Moscow: reanimated Luzhniki, apartments for 250K and football gusto
Moscow, as a capital should be, stands apart on the list of the WC host cities. Two stadiums at once will be used here for official matches. And biggest number of games (12) will also take place here. And, of course, Moscow will become the window of the global sports event for the first time in the last 38 years.
The World Cup will begin and end in the capital of Russia. The opening match of Russia against Saudi Arabia (Luzhniki Stadium) on 14 June is probably not the most jaw-dropping lettering. But the first game is always provided with increased attention. At Otkritie Arena stadium on 16 June, Lionel Messi together with Argentinean compatriots will play against the national team of Iceland, which made a lot of noise at latest Euro.
But, in general, especially intriguing group stage matches aren't expected in Moscow. Germany and Mexico will meet here on 17 June, Poland and Senegal – on 19 June, Portugal vs Morocco will be on 20 June, Belgium vs Tunis – 23 June, Denmark vs France – on 26 June and Serbia vs Brazil will be on 27 June.
The play-off will be different, without doubt. Moscow matches of Russia vs Spain and Poland vs England are possible in the quarterfinals. In addition, the capital will host one of the semi-finals and the final. As we see, the capital misses the quarterfinals when the most interesting WC matches often happen.
The changes that happened to Luzhniki (head architect of Moscow Sergey Kuznetsov projected the reconstruction, which has been the second one), aren't very noticeable at first sight. But, actually, they are considerable. First of all, the arena with 81,000 seats finally got rid of running tracks and became designated only for football. While the pitch became half and a metre lower, old stands were completely taken away, so that temporary metal constructions had to be installed for wall sustainability. The new stands became a bit cooler, the roof's peak augmented, so that lower seats will be closed from rain too.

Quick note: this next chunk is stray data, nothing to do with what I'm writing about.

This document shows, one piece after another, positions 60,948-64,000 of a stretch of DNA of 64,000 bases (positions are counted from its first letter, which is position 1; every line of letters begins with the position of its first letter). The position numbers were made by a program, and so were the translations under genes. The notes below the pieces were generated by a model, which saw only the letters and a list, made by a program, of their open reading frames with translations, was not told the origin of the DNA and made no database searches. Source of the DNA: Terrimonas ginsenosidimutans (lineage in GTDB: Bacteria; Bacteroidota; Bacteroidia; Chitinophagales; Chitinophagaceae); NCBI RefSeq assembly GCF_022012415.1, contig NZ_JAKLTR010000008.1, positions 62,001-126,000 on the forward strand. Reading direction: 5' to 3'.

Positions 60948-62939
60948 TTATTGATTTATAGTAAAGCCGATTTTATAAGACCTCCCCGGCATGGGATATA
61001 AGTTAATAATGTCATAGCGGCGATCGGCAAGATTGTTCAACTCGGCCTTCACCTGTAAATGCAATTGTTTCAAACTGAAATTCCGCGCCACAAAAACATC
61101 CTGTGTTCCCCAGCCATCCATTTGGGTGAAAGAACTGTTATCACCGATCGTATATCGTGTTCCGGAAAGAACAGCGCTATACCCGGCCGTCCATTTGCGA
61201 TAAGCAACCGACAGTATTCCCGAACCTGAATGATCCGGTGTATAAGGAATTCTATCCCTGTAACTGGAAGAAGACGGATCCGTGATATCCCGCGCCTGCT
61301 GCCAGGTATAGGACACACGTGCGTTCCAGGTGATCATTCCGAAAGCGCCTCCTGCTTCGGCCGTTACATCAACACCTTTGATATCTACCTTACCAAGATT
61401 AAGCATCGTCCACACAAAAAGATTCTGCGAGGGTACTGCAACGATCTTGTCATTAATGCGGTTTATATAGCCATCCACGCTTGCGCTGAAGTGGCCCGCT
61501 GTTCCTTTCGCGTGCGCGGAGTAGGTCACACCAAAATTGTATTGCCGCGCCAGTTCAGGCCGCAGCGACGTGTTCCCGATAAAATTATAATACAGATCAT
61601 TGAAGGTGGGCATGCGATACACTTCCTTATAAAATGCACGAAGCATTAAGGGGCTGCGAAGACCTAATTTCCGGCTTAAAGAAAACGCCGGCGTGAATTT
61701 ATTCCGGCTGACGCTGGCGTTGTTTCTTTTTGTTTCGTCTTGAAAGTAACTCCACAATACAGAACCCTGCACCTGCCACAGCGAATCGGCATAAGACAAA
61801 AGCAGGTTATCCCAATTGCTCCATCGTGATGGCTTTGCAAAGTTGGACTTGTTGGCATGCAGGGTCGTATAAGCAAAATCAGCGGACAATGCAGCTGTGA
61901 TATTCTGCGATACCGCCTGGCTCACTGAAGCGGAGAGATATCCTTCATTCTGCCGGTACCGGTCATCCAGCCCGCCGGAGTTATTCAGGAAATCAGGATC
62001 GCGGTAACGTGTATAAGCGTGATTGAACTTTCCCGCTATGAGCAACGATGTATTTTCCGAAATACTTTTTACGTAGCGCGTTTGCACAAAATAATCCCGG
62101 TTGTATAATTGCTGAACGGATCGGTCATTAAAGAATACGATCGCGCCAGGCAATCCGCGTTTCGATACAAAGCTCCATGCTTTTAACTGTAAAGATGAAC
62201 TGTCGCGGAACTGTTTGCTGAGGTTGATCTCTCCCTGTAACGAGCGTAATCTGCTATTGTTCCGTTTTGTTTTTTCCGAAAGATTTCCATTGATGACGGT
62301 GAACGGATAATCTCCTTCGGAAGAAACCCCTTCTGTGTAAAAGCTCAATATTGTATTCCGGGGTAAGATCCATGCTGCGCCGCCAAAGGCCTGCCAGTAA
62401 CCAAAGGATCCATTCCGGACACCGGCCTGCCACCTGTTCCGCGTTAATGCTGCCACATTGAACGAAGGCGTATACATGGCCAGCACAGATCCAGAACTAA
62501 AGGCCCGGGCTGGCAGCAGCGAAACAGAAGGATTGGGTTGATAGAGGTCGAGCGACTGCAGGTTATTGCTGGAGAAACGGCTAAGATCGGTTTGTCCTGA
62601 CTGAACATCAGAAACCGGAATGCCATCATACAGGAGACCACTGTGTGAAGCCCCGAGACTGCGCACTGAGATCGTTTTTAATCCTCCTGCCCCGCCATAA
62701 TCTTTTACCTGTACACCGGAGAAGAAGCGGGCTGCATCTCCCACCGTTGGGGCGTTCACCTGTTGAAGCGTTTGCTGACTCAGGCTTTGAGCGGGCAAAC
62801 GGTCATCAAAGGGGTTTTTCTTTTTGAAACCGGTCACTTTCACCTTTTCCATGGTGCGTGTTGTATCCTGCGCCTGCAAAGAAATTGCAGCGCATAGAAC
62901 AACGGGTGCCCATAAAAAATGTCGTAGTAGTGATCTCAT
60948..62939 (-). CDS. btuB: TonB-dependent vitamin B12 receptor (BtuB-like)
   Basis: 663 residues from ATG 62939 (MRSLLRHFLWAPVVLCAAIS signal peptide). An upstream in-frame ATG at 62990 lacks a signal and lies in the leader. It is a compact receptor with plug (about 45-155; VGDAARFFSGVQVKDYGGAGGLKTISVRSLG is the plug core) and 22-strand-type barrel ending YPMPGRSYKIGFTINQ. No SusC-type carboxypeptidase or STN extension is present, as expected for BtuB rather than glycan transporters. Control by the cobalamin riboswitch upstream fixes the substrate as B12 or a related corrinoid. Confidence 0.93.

By the way, there was an option to demolish the old stadium and build a similar area in its place. But to conserve the historical legacy, it was decided to conserve the walls built in 1956.
There are some questions about the use of the arena after the WC. The main football clubs in Moscow – Dynamo, Lokomotiv, Spartak, CSKA – have their own namesake stadiums, so that fans tell jokes that Luzhniki turned out to be small for Torpedo (it's a joke because Torpedo is the least popular Moscow club). In addition, the comeback of running tracks to the stadium, for instance, in case of Olympic Games in Moscow, will cost huge money. However, Mayor of Moscow Sergey Sobyanin assured everybody once that the arena wouldn't stay empty: ''Luzhniki has always been used not only as a sports site but as a place to hold big cultural events. So will it be in the future.''
Otkritie Arena/Spartak Stadium, which was built in 2014 and accommodates 45,400 people, will host five games. It was already used in the Confederations Cup last year.
The comfiest way to get the main stadium of the championship is to go by metro – Luzhniki station of the Moscow Central Ring opened in September 2016. It's possible to pass to Sportivnaya station of Sokolnicheskaya Line. Like in the Confederations Cup, FAN ID owners will be able to use any public transport in Moscow free.
Spartak Stadium is 10 km away from the city centre to Tushino. Spartak metro station of Tagansko-Krasnopresnenskaya Line is the closest metro station (just 300 metres). One can reach the stadium by land transport too: Buses 88 and 248 and Public Taxi 456m go via Moscow Channel stop.